Saints’ days and other festivals have not been imposed by any law of God, they were established by the church herself. Some go back to apostolic times and others are later origin. There is a prodigious number of feasts in the Ethiopian Church. The principal feasts of the church are nine feasts of the Lord, thirty three feasts of our Lady, the feasts of the Apostles, Sunday, Saturday, the feasts of the Angels, the feasts of the righteous (saints) and the feasts of the martyrs.
The feasts of our Lord are divided into 9 major and 9 minor feasts. Major feasts are:
1. His conception
5. Palm Sunday or hosanna
6. Good Friday
The death of our Lady is commemorated on January 21, Ethiopic Calendar, 16 Jan. in Western reckoning and apparently by reason of this the 21st of each Ethiopian month is dedicated to the Virgin. Nativity is on May 1 (April 26 in Western reckoning and September 10 (7 in West. Reckoning); her burial on August 15 (8 in West. Reckoning); Assumption on August 16 (9 west reckoning); her Presentation on December 3 (Nov.29 in West reckoning); her Conception on December 16 (12 December in West. reckoning).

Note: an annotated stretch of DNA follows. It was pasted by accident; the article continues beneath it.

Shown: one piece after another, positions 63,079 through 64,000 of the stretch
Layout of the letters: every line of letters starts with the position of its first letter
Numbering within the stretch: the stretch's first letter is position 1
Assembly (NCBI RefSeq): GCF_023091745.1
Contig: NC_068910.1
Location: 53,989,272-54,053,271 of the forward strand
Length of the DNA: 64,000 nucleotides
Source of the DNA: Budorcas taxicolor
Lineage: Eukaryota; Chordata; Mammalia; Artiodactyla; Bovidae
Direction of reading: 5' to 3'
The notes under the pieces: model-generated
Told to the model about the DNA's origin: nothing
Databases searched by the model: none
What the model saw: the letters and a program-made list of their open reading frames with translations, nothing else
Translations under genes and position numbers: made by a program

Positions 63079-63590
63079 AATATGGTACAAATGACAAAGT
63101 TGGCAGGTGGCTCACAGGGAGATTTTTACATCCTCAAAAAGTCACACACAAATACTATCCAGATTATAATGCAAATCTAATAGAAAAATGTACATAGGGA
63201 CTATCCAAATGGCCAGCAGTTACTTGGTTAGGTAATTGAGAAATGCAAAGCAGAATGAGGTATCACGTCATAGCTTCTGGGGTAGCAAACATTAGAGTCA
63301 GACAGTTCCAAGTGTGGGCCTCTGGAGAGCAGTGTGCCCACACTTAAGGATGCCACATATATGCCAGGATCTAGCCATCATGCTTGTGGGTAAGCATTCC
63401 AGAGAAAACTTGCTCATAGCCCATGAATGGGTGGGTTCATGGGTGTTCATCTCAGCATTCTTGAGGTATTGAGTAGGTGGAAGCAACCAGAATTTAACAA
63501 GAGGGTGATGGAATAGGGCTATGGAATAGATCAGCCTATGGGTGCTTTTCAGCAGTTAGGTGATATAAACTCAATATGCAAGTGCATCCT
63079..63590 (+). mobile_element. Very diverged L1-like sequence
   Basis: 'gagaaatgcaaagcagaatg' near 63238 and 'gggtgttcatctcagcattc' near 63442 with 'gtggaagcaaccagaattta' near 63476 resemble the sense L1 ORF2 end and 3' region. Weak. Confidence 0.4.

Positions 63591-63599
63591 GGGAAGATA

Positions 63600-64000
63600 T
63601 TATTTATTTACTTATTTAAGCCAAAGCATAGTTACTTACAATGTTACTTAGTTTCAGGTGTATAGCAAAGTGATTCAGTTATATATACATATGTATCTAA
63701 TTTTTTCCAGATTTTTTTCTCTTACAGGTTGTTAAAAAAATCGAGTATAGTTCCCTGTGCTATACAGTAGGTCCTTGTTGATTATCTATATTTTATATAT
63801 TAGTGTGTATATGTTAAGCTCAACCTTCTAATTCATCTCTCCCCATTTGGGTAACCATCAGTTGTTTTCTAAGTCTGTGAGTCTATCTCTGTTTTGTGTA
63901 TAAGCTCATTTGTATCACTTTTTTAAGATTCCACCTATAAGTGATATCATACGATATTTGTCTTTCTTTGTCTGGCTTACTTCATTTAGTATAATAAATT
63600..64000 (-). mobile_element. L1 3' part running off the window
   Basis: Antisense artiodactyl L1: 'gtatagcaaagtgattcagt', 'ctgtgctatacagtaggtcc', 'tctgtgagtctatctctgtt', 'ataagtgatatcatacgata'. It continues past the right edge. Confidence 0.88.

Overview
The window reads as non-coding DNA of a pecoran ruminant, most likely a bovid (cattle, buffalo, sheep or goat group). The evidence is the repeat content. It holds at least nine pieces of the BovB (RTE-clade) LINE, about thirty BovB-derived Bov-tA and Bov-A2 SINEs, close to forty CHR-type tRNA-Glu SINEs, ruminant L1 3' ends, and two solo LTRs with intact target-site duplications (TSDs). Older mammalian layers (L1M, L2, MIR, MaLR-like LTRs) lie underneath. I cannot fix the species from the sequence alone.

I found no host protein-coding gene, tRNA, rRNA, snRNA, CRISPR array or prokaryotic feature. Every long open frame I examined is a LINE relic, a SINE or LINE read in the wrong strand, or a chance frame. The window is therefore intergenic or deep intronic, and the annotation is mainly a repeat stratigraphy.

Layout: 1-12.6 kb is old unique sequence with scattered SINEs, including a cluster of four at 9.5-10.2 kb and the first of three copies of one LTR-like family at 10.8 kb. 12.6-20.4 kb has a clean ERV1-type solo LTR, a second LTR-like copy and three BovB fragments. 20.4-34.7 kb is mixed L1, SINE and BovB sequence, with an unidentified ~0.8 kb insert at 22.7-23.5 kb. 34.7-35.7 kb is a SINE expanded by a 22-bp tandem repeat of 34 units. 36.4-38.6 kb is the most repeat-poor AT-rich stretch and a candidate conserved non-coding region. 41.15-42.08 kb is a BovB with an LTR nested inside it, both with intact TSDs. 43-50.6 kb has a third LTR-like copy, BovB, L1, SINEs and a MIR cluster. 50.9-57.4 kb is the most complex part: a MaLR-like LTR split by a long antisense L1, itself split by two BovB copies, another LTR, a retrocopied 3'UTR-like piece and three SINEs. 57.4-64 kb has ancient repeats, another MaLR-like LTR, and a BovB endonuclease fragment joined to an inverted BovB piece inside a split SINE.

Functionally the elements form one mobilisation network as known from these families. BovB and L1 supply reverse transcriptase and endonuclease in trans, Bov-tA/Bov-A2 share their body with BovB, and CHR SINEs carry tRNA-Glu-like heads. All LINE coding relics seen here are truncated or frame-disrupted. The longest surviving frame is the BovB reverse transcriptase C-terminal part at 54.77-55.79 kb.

We thus have the following as our Lady’s major feasts:
– Conceived of the Lord
– Flight into Egypt
– Death of our Lady
The feast of Kidane Mehret (Covenant of Mercy) is a day which honours the merciful power of St. Mary the blessed Mother. It is kept on Yekatit 16 in Ethiopian Calendar (Feb.24 Gregorian calendar).
The feasts which come each month during the are: Trinity, the 7th of each month; Michael the Archangel, the 12t of each month; the Covenant of Mercy, the 16th of each month; the Holy Virgin Assumption, the 21st of each month; the Death of Our Lord, the 27th of each month; and the birth of Christ, the 29th of each month.
Every Christian has a patron saint and each family has its patron saint whose anniversary is commemorated from father to son. The patron most in vogue are: St. Michael the Archangel, St. Gabriel, St. George, the Virgin Mary, St. John the Baptist, Tekla Haimanot, Gebre Menfese Kidus, St. Petros etc.
The book Senksar is the calendar which contains a list of saints to be commemorated daily and their brief history. There are many holy martyrs and confessors who are remembered. The angels hold a high place in the church. They protect homes, Churches, palaces and all places of importance. Chiefs among them are St. Michael and St. Gabriel.
Some feasts are national and religious at the same time. These are:
– Christmas – Tahsas 29th E.C (7th January)
– Epiphany – Ter 11th E.C (19th January)
– St. Michael– Ter 12th E.C (20th January)
– Good Friday
– Feast of Assumption—Nehassie 16th E.C (22nd August)
– Finding of the truth Cross- Maskaram 17th E.C (27th September)